talked about it many times before.

I'm all up for that representation,
but for her as a character.

It's her standing proud is, on
her own two feet, is incredible.

And the stuff with Raffi, with like her
connecting with her family again and being

able to, with jumping to the end with
Worf there going, be with your family.

Connect with your family.

You are no longer, you can no longer be
a spy cuz everyone knows who you are now.

So yeah, it was a big challenge.

But, Jeri Ryan continues to show, week in,
week out, whenever they bring her back.

She's just, she's ready for it.

Like you said, she had to do all the
heavy lifting going up against all of

the original Next Gen cast and never
there was a moment where you were

going, come on, cut back to them.

Kevin: Yeah.

Credit to them for not, getting Seven
and Raffi back together, or at least not

explicitly getting them back together.

That is the last thing we
care about in this episode.

They can explore if the captain
and the first officer are together

or not in that eventual series.

That dynamic was done on The Orville
where the captain and the first officer

are a separated couple and every once
in a while there's a bit of will they,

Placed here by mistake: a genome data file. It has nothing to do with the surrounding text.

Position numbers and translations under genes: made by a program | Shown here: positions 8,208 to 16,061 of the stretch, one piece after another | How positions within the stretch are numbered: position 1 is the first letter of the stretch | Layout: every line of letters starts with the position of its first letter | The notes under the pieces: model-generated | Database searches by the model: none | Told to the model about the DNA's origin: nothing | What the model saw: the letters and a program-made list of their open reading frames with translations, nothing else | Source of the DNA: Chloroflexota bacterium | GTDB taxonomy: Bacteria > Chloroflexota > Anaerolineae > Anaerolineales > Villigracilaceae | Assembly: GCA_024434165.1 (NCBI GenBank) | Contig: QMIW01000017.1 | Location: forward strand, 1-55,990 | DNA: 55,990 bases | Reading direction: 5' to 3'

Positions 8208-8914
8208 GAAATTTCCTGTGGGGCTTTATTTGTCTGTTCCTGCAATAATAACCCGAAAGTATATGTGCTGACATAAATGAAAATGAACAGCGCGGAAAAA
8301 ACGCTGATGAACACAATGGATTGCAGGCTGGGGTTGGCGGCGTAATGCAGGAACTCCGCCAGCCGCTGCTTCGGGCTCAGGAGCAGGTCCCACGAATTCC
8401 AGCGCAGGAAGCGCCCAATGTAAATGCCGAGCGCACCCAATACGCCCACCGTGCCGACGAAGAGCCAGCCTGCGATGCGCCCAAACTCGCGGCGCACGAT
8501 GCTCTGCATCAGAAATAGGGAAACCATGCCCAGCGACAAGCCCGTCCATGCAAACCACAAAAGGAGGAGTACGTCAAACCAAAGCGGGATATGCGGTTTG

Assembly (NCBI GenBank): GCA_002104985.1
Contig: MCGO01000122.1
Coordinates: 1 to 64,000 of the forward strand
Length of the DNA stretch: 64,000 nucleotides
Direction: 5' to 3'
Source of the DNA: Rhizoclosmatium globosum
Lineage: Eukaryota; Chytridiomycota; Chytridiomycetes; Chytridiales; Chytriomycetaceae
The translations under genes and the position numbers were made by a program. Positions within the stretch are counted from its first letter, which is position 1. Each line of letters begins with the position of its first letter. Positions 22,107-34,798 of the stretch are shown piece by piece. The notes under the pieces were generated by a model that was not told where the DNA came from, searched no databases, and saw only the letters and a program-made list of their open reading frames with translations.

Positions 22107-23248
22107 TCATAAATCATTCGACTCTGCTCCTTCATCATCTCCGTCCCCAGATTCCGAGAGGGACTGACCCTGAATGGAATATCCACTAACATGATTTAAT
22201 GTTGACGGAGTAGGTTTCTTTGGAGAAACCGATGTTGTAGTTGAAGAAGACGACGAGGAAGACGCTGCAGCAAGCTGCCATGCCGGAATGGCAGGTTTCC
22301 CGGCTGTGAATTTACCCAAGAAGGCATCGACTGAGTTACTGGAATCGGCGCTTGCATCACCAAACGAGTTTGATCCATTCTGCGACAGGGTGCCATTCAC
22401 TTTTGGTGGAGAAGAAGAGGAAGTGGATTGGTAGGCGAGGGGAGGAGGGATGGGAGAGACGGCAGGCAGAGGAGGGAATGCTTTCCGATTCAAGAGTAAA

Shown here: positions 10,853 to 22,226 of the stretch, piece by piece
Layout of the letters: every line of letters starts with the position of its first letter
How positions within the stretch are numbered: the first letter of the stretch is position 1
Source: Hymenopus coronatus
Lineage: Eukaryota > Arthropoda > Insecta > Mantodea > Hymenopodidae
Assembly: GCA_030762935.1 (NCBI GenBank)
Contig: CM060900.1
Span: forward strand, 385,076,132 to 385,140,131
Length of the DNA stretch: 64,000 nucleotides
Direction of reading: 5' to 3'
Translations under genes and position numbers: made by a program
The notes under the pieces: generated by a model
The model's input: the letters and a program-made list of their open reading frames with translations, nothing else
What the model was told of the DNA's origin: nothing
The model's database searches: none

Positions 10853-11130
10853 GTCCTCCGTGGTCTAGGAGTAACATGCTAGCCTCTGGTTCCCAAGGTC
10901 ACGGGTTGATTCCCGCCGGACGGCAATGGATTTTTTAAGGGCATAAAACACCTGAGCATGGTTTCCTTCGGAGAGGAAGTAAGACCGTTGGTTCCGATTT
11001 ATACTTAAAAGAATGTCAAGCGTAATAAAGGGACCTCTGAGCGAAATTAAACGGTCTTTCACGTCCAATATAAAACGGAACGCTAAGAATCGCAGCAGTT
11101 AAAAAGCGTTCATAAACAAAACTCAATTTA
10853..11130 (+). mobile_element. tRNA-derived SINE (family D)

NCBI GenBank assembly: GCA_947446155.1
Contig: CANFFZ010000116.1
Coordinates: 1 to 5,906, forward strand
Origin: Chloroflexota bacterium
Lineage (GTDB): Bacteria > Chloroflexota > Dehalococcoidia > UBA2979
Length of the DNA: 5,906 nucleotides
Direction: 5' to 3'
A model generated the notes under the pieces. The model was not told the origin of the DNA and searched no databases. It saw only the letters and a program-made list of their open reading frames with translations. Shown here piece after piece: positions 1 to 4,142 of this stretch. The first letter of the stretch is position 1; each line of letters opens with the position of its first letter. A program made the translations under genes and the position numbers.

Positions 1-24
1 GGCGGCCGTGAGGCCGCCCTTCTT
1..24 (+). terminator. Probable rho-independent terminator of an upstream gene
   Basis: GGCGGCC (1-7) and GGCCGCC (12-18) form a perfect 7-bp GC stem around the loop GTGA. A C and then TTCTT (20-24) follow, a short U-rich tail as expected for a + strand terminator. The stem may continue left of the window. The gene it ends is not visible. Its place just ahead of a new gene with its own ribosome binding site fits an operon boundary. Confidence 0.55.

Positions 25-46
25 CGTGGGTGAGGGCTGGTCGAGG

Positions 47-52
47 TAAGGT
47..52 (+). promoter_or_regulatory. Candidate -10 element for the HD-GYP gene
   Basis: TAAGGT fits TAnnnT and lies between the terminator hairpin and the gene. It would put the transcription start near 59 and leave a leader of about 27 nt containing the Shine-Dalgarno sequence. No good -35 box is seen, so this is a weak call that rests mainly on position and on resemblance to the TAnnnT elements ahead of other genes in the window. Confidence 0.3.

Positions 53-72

won't they do they miss each other?

Oh, this is nice.

Remember how it used to be?

And then professionalism prevails, or
they remember why they're not together.

And I think that dynamic
can work very nicely.

So I would look forward to that from Raffi
and Seven more than I would look forward

to the the couple running the Starship.

Rob: Yeah.

Kevin: I'm gonna call it
now, I think Raffi and Seven,

never getting back together.

I think that's done and dusted and
like so many other things about

season two that was as efficiently
and effectively canceled as possible

Rob: Yes, very much.

And don't make Jack a counselor.

That's the worst decision ever.

You wanted the shot of the three of
them at the, on the chairs together?

Put him at a desk, put him at
one of the operating stations.

Kevin: I wrote, give the guy a real job.

Special counselor to the
captain isn't even a role.

That's not counselor, that's like special
advisor, like, we'll bring you along

because you're Admiral Picard's son
much as they, he said, it's nepotism.

And they said no, you
earned this yourself.

You know what would've shown us that
he earned this himself, is him taking

a proper station and doing a real

Rob: Yeah.


He's the captain's
parrot on a pirate ship.

He's literally there.

He's he's Iago from Aladdin, going Whaark!


Kevin: Yeah.

That was my least favorite thing,
this whole episode, that after

Jack did such beautiful scenes
in the Borg cube with his father.


Such good acting.

I was like, Jack, you're making me cry.

I didn't, of all the people who I
thought would make me cry this episode,

I did not expect it would be heartbreak